Presentation on theme: "Plagiarism. Definition “Plagiarism is theft. It is using someone else’s words or ideas without giving proper credit—or without giving any credit at all—to."— Presentation transcript:
Definition “Plagiarism is theft. It is using someone else’s words or ideas without giving proper credit—or without giving any credit at all—to the writer of the original” (Trimmer 26). According to the CHS student handbook, “Plagiarism is the improper use of, or failure to give credit to, another person’s writings, visual or musical representation, or ideas. It can be an act as subtle as inadvertently neglecting to use quotation marks or references when using another source, or as blatant as knowingly copying an entire paper, or parts of a paper, and claiming it as your own” (42).
What needs to be cited? All words quoted directly from another source, including interviews/conversations All ideas paraphrased/summarized from another source All ideas borrowed from another source: statistics, graphs, charts, diagrams, etc.
What does not need to be cited? Common Knowledge –Dates of famous events in history –Generally known phrases/clichés –Commonly known terms in one’s field Ex. Impressionism, Transcendentalism According to the Purdue Online Writing Lab, “If material is found undocumented in five other sources or in general reference books, it does not have to be cited.” If in doubt, cite! (always ask the teacher)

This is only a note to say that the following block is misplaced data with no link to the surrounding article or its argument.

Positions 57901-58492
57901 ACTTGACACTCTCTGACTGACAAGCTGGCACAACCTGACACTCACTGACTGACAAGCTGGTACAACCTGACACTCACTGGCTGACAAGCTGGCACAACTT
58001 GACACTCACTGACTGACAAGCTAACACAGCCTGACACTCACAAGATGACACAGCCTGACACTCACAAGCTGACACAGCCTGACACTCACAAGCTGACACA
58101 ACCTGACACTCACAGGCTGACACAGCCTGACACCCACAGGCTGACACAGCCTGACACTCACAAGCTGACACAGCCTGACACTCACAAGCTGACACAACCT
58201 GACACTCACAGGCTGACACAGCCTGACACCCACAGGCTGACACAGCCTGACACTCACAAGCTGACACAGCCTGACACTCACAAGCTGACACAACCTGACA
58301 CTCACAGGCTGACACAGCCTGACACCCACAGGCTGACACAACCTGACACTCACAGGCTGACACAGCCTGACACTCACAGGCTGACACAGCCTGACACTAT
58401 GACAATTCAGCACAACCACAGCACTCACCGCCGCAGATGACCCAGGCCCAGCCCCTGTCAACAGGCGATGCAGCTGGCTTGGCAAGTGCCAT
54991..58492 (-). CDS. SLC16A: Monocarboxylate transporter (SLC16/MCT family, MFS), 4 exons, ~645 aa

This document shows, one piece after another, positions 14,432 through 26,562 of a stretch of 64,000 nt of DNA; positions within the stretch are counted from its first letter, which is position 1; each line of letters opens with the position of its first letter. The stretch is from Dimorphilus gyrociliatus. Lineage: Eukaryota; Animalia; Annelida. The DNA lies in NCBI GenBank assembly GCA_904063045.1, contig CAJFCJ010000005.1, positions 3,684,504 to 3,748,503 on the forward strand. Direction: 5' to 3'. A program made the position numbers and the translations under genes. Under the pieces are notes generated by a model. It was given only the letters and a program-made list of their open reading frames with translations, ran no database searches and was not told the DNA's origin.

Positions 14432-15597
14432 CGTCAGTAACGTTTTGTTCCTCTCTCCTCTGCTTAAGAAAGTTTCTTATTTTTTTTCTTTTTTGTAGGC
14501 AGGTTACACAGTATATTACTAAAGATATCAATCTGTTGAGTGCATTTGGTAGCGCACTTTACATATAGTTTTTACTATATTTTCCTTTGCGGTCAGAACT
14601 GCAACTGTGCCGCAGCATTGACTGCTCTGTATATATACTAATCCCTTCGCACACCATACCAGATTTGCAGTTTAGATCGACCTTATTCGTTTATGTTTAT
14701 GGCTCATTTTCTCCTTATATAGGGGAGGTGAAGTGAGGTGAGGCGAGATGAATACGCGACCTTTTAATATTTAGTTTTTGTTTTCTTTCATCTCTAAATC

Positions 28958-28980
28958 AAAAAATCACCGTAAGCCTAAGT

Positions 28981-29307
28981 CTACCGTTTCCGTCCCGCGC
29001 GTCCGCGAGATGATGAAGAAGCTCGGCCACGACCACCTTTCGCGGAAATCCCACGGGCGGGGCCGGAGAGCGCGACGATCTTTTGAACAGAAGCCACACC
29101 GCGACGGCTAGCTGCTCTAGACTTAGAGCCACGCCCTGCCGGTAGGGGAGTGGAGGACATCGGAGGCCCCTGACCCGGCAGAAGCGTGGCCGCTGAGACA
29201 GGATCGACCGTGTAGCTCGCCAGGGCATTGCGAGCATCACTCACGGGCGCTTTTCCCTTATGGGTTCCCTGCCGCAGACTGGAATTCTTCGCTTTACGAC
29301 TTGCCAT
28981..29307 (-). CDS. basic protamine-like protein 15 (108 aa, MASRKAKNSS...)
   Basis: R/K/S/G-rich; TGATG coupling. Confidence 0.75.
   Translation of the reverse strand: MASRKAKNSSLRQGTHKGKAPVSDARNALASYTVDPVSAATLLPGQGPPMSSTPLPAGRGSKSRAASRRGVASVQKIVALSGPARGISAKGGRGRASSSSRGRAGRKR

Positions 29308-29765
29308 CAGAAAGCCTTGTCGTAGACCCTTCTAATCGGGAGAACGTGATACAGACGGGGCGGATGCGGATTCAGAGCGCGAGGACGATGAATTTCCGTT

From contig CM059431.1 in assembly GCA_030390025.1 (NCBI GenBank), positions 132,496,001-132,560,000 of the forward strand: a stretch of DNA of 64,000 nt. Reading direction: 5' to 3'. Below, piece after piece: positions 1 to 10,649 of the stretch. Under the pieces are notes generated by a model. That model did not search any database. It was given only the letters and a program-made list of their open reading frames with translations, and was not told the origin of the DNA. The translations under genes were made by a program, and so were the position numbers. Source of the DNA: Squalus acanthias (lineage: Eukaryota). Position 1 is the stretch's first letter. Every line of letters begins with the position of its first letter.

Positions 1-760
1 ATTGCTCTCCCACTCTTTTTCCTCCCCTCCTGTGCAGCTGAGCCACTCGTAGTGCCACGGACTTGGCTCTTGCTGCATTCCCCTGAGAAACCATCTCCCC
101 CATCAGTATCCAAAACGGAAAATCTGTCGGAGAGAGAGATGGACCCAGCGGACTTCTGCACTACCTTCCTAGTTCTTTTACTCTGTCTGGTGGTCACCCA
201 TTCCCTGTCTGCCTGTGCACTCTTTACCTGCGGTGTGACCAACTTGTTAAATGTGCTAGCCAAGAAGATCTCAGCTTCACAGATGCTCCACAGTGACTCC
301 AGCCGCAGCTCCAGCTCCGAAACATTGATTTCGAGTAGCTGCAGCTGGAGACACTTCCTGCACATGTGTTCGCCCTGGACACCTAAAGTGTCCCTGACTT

Direct Quotations When using the exact words from a source, one should place quotation marks around all of the words taken from the source. If one would like to leave out part of the author’s sentence, one should use an ellipsis. One should also be sure to cite the source at the end of the sentence. Probably only about ten to fifteen percent of the final paper should appear as direct quotes.
Examples of Direct Quotations “I decline to accept the end of man…I believe that man will not merely endure; he will prevail” is one Southern writer’s view of humanity (Faulkner 116). OR “I decline to accept the end of man…I believe that man will not merely endure; he will prevail” is Southern writer William Faulkner’s view of humanity (116). Note: MLA now recommends that the author’s name be included in the sentence with the direct quote.
Paraphrasing A rewording of an original passage that retains the meaning –Does not just rearrange the words –Does not use the same sentence structure –Should be written in your own words and in your own style –Should be cited at the end of the sentence and on the works cited page –Should not use an end citation for an entire paragraph Every paragraph should end with a student’s thoughts. Every paragraph should NOT end with a citation.
Paraphrasing Techniques Original text: Transportation did not stop crime in England or even slow it down. The “criminal class” was not eliminated by transportation, and could not be, because transportation did not deal with the causes of crime. Version A—Plagiarized: Transportation did not stop crime in England or even slow it down. Criminals were not eliminated by transportation because transportation did not deal with the causes of crime.